So that the processes for large numbers of images can be made as streamlined as possible, special attention needs to be paid that images from different sources are according to your instructions and in as uniform a format as possible. We do almost always help our clients communicate to their suppliers and partners about the used image formats. Photoshop automation can also help in harmonization of a large mass.

6. Utilization in different channels

Take into consideration all channels that are being used and how the images can be converted, as automatically as possible, in to the form required by the different channels. When e.g. PIM system automation is used to create versions of images for use in different channels, attention needs to be paid to, for instance, optimizing thumbnail image size (format, profile cleaning etc.). If web is the only channel, the process as a whole is a little easier to carry out. Then again, if one day there is a wish to use the images in print, the process built for web requirements may cause huge changes.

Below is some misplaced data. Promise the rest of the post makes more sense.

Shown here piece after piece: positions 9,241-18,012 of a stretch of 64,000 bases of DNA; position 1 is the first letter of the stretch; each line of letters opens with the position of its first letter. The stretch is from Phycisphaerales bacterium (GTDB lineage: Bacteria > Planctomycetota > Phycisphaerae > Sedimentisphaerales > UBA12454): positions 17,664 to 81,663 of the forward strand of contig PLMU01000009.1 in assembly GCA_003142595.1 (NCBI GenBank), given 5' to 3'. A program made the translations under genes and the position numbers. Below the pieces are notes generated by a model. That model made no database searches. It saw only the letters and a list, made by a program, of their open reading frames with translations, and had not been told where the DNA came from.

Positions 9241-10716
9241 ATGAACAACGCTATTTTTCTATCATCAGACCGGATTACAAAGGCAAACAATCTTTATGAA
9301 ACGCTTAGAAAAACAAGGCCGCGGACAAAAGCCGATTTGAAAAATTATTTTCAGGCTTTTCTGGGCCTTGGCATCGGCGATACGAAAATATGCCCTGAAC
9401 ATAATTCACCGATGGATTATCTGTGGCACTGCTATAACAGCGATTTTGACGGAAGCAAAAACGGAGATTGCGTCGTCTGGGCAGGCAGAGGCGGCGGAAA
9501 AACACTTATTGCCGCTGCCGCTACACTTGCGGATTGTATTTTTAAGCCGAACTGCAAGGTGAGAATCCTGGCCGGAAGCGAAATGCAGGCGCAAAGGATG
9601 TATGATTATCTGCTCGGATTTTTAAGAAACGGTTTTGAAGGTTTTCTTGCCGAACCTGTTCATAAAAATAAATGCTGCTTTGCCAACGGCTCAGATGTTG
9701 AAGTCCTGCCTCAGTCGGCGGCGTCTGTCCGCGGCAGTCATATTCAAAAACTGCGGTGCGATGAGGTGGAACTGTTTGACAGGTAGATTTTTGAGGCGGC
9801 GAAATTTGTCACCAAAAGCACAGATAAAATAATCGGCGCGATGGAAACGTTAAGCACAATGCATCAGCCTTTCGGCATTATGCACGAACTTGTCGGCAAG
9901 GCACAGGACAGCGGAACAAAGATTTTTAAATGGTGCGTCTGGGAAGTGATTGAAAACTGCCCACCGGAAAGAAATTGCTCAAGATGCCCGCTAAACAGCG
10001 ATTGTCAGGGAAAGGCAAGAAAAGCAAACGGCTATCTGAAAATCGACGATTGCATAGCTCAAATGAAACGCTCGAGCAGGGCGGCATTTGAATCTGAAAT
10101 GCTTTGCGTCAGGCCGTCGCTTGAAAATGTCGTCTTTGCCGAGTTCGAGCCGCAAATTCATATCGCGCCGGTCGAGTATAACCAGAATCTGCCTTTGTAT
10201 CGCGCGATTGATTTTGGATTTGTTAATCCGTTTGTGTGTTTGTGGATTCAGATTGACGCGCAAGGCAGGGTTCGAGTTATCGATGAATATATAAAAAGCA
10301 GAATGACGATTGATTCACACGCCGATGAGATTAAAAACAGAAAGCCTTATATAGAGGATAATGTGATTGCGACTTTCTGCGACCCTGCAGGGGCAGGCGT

About the production processes

It pays to configure image production processes carefully. Also in this case a picture is worth more than a thousand words. Below an example of one image production process:

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We are also glad to help with anything image related. Go ahead and ask more, and we can tune also your image production process up to its peak.

More image production tips: https://www.shopify.com/blog/75481285-6-steps-to-streamline-your-product-photography-workflow

Building something new in a relaxed environment

Our leading software architect Tuomas started at Canter in 2011. Tuomas is an electrical installer and IT engineer who takes care of the development of our new product version (and many other things) together with our CTO Janne Costiander.

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Canter is a small company with a relaxed atmosphere. Every once in a while I used to explore work options elsewhere, but kept returning here. The best thing about being here is being able to impact upon your own job and the way that things get done.

Before coming to Canter, Tuomas worked as a self-employed web developer. Work and hobbies slotted together nicely for the dad of twins under the age of one.

My hobbies are self-employment, programming and disc golf. Before having children, I had more exercise-based hobbies but I have had to cut them down during the last year.

Learning new things, pro-activity and the desire to develop are some of the most important things for Canter. Tuomas also has his own action plan.